Road Trip to the Past with Laffing Sal

Last summer during a look-at-colleges road trip with my daughter and two grandsons, I was reunited with an old friend, an enchantress of my youth, Laffing Sal. She and her sisters were the iconic animated cackling figures that laughed and gyrated in amusement parks across the country from 1930 to 1950. I discovered her, still laughing, on display at the Boardwalk in Santa Cruz, California.Donna_Laffing Sal

Laffing Sal was the trademark of a bygone era; the waterfront amusement piers. The Laffing Sals, 300 of them in all, were the stout, gap-toothed figures who beckoned to patrons long before Disney’s animated characters were born. As a Venice, California beach kid, the waterfront amusement parks were my playground and Laffing Sal’s crazy cackling has never failed to turn on my giggle machine. I had not thought about her for years, until that chance meeting last summer.

I challenged my grandsons to bumping cars, where my long forgotten strategies of cruisng the outside lanes, then swooping in for the big bump, served me well. My boys were impressed by my prowess as they unsuccessfully tried to dodge me. Next we rode the antique merry-go-round horses and then frantically grabbed and tossed the rings into the clown face. The boys looked a bit surprised as they saw me morph into a fun zone maniac. I think they were wondering who is this grandmother, this queen of the fun zone?

Donna_bumpersAs we strolled down the midway, I recalled my seven year-old-self taking the boardwalk tram all the way from Venice to Ocean Park, for just a nickel. Once there, my little sister and I would find our grandfather playing checkers at a table at the base of the pier. He would reach into his dark suit pocket and pull out enough change to let us ride the merry-go-round for hours.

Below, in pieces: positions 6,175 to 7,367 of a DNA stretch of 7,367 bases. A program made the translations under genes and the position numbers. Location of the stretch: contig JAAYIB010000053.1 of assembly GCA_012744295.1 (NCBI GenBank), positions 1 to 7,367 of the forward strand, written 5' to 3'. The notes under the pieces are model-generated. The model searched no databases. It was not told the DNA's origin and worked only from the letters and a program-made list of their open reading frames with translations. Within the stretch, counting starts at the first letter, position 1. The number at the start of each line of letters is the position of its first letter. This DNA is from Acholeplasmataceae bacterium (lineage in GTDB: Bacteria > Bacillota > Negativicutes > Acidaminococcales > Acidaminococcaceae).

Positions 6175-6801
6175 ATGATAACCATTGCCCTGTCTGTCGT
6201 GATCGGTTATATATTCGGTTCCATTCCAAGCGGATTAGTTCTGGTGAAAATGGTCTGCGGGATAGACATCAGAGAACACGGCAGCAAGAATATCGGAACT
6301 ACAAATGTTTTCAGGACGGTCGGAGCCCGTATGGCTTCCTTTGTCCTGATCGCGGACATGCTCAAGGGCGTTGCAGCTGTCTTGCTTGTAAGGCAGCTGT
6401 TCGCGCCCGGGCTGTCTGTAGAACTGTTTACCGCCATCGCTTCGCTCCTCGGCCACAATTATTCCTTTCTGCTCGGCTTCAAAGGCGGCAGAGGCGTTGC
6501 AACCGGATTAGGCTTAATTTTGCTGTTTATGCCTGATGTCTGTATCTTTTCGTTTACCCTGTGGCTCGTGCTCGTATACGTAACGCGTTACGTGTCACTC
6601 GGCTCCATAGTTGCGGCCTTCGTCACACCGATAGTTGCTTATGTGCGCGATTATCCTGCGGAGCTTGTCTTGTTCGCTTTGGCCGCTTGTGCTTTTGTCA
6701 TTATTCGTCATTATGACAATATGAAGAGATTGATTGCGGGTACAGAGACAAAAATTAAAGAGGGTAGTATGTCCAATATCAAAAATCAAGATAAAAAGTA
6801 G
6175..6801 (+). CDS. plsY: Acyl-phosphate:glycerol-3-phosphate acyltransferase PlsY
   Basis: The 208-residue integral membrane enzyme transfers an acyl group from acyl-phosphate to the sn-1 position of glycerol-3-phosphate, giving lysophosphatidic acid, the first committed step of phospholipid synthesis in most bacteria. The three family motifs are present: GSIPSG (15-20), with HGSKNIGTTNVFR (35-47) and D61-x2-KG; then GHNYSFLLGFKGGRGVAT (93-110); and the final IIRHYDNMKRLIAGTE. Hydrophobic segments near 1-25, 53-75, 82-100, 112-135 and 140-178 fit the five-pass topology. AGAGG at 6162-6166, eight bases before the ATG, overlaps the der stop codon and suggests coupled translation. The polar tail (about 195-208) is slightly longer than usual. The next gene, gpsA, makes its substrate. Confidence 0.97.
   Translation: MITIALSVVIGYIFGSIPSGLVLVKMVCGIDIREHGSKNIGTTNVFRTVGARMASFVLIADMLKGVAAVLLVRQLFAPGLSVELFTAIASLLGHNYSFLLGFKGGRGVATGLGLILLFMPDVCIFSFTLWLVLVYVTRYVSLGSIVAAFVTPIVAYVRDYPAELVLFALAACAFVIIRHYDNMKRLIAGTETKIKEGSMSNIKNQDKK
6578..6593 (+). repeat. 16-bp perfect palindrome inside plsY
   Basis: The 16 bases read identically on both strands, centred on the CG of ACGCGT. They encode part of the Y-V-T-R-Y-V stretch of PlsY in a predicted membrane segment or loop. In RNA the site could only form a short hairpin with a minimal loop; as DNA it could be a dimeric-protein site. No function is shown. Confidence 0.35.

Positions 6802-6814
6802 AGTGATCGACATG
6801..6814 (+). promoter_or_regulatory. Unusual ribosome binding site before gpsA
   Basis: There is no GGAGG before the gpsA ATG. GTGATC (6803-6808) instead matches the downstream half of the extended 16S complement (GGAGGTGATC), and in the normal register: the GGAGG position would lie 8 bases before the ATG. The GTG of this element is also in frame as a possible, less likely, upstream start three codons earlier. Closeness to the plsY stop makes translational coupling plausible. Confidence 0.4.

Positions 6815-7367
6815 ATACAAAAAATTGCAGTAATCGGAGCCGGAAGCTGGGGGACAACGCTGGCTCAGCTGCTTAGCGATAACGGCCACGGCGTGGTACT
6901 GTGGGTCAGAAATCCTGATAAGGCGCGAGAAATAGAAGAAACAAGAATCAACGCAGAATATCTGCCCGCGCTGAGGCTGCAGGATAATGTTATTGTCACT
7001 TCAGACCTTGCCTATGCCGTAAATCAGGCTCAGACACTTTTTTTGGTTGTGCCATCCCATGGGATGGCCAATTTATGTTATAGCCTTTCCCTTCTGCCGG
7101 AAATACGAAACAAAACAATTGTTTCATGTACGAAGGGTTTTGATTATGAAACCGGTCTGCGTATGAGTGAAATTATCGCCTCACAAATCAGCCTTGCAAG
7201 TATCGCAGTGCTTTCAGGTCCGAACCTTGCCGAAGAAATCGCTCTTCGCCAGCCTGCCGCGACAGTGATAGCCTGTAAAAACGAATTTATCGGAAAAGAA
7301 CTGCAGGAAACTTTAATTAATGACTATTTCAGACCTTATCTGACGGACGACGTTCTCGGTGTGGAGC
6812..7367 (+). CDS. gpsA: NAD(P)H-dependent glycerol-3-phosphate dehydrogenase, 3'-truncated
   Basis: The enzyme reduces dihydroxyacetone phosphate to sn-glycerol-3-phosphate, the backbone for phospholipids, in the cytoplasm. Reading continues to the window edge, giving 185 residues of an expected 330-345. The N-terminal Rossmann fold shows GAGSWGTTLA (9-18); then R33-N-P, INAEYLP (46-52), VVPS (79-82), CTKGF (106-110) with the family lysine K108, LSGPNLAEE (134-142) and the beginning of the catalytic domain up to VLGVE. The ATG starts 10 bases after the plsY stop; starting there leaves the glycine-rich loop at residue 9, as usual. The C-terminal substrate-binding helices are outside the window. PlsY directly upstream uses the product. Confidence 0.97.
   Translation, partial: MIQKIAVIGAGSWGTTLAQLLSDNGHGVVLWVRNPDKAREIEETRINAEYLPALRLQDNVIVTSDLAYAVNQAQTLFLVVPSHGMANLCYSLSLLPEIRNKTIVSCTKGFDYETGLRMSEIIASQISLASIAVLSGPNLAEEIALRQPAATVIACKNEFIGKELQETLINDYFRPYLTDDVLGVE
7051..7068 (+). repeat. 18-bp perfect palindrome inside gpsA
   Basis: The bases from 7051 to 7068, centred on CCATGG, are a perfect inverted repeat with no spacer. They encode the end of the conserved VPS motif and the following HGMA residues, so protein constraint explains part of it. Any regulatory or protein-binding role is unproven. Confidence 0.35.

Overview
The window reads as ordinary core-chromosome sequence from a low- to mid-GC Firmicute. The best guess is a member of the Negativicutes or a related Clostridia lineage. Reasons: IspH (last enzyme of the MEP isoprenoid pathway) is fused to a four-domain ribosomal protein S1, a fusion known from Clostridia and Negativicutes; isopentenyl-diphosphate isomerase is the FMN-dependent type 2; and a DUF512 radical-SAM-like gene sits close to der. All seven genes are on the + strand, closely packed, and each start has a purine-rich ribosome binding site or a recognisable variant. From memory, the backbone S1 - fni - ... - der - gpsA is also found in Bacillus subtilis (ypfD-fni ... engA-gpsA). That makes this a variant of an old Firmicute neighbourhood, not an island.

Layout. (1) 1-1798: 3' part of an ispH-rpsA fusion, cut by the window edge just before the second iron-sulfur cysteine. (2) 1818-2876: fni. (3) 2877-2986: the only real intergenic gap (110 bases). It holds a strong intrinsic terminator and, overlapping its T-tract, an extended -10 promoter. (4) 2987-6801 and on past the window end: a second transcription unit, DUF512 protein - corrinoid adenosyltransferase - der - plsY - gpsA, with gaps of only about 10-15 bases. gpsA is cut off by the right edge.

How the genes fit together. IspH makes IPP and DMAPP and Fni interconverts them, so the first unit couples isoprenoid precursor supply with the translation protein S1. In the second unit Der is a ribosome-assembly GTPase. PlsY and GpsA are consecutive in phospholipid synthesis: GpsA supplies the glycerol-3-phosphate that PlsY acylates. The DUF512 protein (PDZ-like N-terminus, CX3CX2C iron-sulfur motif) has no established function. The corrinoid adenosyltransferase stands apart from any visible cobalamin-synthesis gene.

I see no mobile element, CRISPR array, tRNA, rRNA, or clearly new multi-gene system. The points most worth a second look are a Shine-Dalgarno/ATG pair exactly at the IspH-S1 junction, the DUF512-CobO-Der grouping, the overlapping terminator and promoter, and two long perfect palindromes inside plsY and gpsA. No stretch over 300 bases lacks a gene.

All over the country, waterside amusements have mostly disappeared, victims of storm damage and social change; but the one in Santa Cruz boasts that it is the only one on the entire west coast that has been in continuous operation since 1907.  Sadly, the Sals are mostly extinct.

As we walked, I lingered in memories of warm blueberry pie at Playland in San Francisco, Artic frozen creams at Ocean Park and rolling in the spinning tunnels at them all. I wish the tourists at the “scene” that is Venice today could have known the graceful pier that jutted out from the sand. It was the last stop for the Red Car (street car) that brough beach goers from Los Angeles and deposited them at the base of the pier. Of those, only the Santa Monica Pier remains today, and it has become an icon for Los Angeles. The Red Car is gone now, along with many other features, but how rich it is to appreciate our colorful American hisDonna_grandsonstory, especially when we have a chance to make some of it seemingly come alive for our young loved ones.

As I savored one last vision of the past, I could almost taste the yummy cotton candy, hear the raucous clatter of the roller coaster screaming down its tracks, and feel the thrill as I rammed my bumper car into another one! I think this Santa Cruz Boardwalk experience was a lot like the one I enjoyed 60 years ago, except that I no longer need to grab for that elusive brass ring, for surely I must have grabbed it, the reward of now being the gandparent and sharing this with my own grandchildren, getting to relive a slice of my childhood.

Do you have a Laffin’ Sal memory? Please share!

Donna Friess
Author and psychologist Donna L. Friess, Ph.D. is Professor Emeritus in Communications Studies at Cypress College in Orange County, CA. Donna has been a social activist for children’s rights. She facilitates a “Loss of a Loved One” support group and is an active professional speaker.
Donna Friess

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